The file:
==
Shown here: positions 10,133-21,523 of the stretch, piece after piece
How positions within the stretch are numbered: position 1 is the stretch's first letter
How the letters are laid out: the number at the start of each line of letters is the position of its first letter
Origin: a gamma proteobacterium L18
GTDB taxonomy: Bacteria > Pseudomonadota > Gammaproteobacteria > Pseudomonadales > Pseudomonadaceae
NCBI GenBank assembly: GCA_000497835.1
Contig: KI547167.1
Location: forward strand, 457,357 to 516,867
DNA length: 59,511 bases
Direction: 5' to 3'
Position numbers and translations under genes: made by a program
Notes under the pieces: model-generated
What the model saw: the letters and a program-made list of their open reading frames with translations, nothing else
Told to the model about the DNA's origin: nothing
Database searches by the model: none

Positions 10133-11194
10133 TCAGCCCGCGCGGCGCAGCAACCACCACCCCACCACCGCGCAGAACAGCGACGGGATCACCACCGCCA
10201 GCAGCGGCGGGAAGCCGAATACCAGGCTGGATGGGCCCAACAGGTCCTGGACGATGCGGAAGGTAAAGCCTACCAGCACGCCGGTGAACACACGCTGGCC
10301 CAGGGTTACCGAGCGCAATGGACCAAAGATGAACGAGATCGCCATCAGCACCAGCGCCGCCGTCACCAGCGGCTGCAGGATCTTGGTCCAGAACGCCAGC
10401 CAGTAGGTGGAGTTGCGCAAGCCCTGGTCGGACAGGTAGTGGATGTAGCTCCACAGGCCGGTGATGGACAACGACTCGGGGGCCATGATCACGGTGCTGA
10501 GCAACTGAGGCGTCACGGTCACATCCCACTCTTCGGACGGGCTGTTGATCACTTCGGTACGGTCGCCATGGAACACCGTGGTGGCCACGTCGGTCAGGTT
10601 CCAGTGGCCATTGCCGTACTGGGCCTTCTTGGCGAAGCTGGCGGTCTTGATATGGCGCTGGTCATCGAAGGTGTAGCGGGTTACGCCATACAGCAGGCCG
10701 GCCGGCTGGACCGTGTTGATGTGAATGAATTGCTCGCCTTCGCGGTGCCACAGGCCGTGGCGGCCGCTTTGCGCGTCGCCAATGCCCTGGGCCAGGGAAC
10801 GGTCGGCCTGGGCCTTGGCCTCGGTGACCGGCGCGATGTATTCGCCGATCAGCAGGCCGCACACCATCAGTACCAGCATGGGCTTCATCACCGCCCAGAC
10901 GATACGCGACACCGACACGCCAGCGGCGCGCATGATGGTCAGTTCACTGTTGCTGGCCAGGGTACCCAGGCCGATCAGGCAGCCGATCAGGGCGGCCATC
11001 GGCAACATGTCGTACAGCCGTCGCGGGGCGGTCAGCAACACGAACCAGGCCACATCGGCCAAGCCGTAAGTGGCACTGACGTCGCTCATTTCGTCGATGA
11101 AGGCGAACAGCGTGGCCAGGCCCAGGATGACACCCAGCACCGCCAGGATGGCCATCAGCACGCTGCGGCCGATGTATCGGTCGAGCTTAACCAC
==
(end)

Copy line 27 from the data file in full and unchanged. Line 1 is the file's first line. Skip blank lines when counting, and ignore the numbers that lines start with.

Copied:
11101 AGGCGAACAGCGTGGCCAGGCCCAGGATGACACCCAGCACCGCCAGGATGGCCATCAGCACGCTGCGGCCGATGTATCGGTCGAGCTTAACCAC